Leadership Council for Human Rights

~ Feet in the mud, head in the sky ~

Monday, March 27, 2006

Case Suspended for Afghan Christian Convert
March 27, 2006

Kabul – Afghanistan’s Supreme Court suspended the case against Abdul Rahman, the Christian who converted from Islam. The case was sent back to the prosecutor’s office after family members testified that Rahman was “mentally unstable.”

Agence France-Presse reported: “‘[Rahman] himself has said that he hears strange voices in his head. His files have been sent back to the prosecutor-general for further investigation,’ said court spokesman Wakil Omari.”

Due to the immense pressure the courts have been getting from Western nations, a quick release for Rahman is expected.

Many people still hope for Rahman’s death, like Mohammad Salam, who said, “If we are Muslims, then we should kill him. If we don't, we have stood against the will of God.”

Click here for the full story.

Afghan Cabinet Rejected by Women’s Rights Group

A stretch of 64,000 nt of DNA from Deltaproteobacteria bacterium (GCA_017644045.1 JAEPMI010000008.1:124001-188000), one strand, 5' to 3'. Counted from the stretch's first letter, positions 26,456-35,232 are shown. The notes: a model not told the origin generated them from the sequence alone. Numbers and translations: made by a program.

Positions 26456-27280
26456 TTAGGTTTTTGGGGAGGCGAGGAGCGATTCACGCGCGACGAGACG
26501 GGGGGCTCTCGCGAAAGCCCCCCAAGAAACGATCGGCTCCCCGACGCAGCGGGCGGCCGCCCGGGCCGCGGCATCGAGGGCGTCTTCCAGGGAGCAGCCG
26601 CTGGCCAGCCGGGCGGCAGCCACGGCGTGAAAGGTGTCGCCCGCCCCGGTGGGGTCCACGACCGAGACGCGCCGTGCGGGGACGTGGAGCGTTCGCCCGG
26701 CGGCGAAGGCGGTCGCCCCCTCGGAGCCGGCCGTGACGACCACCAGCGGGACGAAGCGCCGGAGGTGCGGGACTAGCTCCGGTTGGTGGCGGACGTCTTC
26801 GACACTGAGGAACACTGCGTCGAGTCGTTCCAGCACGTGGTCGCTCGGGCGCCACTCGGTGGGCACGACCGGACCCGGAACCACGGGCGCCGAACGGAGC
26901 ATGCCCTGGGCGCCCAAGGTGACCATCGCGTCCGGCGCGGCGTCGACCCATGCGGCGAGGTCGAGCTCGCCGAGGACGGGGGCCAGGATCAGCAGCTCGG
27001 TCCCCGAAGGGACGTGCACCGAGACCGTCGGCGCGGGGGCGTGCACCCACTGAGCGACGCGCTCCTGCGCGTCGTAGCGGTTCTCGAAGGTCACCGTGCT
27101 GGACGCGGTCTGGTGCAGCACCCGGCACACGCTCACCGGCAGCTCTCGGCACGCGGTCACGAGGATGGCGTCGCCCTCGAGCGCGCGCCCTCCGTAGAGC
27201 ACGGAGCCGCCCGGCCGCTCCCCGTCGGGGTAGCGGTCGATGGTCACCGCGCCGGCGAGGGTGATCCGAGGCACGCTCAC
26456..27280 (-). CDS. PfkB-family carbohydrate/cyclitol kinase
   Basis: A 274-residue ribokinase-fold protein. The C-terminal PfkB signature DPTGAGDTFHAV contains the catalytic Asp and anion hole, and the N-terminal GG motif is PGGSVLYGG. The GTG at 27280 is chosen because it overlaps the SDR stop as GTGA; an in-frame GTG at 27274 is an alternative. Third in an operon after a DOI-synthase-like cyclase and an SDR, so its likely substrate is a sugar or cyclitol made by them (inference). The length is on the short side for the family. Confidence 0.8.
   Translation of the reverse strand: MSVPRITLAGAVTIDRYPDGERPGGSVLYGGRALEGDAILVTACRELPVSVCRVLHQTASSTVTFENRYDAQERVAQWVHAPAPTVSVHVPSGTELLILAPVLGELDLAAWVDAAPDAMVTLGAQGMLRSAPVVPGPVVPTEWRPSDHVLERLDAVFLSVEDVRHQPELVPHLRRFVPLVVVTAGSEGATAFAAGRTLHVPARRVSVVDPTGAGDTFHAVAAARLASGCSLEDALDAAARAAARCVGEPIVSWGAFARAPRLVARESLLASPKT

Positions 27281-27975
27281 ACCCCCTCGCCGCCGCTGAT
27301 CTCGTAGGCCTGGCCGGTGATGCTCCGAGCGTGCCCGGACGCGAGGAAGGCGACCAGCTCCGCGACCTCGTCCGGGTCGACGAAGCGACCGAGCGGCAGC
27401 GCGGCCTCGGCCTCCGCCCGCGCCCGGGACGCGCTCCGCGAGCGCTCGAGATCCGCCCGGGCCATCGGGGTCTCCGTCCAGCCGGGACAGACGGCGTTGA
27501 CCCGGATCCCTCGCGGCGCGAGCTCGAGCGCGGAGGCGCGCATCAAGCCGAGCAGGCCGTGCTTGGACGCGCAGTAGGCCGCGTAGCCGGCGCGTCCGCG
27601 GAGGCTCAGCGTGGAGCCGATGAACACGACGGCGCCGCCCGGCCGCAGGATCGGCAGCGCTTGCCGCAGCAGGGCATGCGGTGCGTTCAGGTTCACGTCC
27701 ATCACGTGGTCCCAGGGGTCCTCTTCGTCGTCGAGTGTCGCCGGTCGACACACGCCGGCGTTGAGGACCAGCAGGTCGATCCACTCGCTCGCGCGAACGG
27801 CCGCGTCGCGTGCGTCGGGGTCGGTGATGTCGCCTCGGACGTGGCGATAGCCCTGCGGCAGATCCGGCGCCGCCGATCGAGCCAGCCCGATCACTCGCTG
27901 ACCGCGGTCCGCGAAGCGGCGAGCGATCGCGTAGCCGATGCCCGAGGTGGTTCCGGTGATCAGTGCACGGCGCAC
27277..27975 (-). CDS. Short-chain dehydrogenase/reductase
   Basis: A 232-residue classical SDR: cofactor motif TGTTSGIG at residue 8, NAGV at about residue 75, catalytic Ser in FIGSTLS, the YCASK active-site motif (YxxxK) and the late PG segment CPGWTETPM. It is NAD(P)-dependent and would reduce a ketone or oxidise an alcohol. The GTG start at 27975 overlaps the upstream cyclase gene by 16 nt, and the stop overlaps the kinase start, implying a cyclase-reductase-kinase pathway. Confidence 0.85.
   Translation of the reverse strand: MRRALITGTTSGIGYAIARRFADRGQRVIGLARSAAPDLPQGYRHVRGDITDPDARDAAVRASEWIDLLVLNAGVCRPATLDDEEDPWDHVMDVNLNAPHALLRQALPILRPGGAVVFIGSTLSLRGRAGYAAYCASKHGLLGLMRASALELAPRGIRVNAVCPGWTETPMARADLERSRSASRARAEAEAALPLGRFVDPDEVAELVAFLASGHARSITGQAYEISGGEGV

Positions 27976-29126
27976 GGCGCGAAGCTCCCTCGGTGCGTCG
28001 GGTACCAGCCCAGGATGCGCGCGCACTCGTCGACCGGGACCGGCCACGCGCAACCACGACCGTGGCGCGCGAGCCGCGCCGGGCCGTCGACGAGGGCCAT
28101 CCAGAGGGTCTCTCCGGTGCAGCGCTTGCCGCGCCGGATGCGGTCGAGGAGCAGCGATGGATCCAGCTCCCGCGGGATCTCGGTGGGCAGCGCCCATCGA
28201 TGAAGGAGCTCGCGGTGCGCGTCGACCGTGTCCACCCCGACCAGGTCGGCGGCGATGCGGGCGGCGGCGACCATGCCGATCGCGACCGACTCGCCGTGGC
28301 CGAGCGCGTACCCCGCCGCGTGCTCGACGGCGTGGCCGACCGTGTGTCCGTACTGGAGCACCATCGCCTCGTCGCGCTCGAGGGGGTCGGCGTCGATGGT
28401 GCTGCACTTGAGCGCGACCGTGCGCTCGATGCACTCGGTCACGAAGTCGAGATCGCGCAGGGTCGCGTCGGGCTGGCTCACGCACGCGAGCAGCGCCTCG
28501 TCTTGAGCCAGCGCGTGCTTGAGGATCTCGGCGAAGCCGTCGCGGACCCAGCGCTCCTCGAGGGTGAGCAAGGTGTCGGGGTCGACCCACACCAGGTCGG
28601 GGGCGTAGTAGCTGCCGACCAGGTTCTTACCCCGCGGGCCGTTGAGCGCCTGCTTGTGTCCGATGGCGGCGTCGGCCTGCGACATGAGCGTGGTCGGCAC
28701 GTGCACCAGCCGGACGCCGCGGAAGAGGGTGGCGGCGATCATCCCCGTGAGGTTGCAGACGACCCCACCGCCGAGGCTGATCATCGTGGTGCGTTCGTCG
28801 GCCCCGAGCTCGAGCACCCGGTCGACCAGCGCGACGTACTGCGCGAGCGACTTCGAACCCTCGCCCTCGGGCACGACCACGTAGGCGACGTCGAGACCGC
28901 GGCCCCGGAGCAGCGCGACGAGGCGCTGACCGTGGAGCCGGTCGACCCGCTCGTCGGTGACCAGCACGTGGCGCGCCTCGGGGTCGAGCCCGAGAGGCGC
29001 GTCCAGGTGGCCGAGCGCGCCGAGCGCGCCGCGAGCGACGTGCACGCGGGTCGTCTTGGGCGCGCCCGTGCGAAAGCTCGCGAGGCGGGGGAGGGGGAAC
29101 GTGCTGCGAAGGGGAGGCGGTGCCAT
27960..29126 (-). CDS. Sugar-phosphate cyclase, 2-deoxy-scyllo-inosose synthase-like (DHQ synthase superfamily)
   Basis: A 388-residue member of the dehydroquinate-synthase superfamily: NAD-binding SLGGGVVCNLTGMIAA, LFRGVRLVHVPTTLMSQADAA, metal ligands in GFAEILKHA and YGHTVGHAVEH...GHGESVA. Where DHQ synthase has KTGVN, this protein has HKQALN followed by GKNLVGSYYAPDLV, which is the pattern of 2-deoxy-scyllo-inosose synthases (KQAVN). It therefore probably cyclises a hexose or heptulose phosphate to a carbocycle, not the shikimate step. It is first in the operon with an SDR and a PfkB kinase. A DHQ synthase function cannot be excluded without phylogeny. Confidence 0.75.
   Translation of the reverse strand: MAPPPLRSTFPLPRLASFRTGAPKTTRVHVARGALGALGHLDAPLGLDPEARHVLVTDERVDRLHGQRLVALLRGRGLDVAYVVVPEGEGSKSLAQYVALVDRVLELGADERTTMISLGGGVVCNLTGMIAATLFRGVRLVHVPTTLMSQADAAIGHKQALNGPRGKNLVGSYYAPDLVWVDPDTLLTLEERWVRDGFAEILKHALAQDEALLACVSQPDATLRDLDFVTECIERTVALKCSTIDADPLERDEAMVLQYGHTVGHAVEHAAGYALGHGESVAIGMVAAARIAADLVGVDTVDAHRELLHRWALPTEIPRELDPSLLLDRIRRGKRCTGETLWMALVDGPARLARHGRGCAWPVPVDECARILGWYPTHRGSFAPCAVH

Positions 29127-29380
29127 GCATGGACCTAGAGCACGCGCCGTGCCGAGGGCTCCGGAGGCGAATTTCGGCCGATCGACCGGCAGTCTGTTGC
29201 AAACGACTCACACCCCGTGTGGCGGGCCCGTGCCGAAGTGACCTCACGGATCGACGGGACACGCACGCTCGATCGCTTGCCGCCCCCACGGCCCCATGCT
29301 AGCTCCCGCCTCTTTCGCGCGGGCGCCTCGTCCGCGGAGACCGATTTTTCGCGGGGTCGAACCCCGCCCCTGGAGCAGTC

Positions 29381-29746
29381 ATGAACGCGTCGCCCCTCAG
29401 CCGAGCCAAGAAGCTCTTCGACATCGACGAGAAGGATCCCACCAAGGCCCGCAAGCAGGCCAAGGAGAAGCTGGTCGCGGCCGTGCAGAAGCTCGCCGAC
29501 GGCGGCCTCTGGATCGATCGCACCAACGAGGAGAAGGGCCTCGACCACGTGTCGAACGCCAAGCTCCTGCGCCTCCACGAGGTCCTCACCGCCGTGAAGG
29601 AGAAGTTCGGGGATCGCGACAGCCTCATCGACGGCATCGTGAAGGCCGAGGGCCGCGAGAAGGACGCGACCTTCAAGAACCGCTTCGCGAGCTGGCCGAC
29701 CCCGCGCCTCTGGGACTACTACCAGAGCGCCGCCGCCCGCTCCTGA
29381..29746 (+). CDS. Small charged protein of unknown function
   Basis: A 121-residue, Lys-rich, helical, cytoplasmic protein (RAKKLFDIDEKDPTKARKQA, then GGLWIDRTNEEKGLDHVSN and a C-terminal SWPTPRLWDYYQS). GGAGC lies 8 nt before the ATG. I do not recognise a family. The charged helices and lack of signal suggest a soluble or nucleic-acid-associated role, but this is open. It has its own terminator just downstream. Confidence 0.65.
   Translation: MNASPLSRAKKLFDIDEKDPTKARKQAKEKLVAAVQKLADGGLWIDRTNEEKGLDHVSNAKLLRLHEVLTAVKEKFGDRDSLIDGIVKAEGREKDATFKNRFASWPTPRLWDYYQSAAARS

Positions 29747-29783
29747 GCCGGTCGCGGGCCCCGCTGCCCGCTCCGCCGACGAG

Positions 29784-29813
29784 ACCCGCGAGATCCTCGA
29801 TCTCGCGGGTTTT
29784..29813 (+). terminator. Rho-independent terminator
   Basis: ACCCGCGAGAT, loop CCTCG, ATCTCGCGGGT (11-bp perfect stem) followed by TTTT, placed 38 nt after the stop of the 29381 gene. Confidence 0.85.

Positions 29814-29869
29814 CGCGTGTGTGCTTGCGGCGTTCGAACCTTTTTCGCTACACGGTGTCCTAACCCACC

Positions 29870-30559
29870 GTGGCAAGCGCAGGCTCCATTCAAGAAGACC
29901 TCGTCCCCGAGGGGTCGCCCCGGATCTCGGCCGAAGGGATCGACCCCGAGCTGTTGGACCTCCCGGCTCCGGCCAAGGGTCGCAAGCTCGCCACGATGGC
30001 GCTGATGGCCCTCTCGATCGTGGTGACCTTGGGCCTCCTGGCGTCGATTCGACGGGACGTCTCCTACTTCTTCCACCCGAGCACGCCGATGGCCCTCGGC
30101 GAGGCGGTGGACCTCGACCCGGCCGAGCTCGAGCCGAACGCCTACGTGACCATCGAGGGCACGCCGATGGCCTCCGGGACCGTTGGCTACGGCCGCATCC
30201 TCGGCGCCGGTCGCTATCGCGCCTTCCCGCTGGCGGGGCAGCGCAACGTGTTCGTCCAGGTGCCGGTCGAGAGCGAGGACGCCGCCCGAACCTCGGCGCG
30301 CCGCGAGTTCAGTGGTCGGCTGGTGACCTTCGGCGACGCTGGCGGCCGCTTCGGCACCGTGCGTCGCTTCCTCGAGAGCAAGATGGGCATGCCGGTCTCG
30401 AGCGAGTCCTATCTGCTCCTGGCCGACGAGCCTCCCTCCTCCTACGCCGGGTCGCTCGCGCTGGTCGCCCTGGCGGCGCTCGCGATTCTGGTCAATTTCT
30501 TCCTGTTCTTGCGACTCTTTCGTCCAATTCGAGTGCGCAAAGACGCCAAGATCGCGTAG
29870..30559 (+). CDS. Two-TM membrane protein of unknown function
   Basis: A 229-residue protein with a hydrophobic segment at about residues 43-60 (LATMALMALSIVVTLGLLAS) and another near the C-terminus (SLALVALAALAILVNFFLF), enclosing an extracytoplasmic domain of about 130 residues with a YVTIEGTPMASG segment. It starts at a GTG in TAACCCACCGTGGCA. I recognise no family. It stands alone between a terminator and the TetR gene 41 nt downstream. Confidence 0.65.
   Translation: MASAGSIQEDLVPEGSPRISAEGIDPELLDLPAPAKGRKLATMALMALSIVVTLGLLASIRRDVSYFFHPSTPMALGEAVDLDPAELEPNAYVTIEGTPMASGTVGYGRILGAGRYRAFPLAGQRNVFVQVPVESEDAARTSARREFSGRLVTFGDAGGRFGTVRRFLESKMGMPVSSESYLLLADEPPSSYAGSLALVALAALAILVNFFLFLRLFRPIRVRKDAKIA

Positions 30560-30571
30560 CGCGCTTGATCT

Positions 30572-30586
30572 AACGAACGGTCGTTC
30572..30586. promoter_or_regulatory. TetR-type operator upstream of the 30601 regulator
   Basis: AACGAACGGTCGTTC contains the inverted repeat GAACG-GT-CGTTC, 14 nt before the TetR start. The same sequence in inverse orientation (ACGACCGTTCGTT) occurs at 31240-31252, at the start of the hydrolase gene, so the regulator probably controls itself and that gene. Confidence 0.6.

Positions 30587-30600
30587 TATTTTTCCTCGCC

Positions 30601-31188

March 27, 2006

Kabul – Radio Free Europe/Radio Liberty reported that women’s rights activists on Saturday rejected the new Afghan parliament because it has too few women. A member of the Committee for Women’s Political Partnership, Najia Hanifi, told RFE/RL, “The new cabinet has not been chosen on the basis of meritocracy, but on the basis of the population size of different provinces like Mazar-e Sharif, Paktia, or Heart. That is why gender is of no concern to the government of Afghanistan. She said the only woman minister appointed by Karzai was in charge of women’s affairs. Hanifi added that there is not a single woman in the High Judiciary Council of the Supreme Court. “Parliament is the symbol of the people’s determination,” said Hanifi, and women should be given more posts.

Arranged Marriages Examined in New Book by an Afghan Woman
March 25, 2006

New York – Masuda Sultan is an Afghan woman who grew up in Queens, New York. Her book, My War at Home tells how Afghan customs still affected her life in the U.S. She discusses topics ranging from her failed arranged marriage, to others’ successful arranged marriages, and the “simplistic idea” Americans have toward Afghan customs. To read Joseph Berger’s book review in The New York Times click here.


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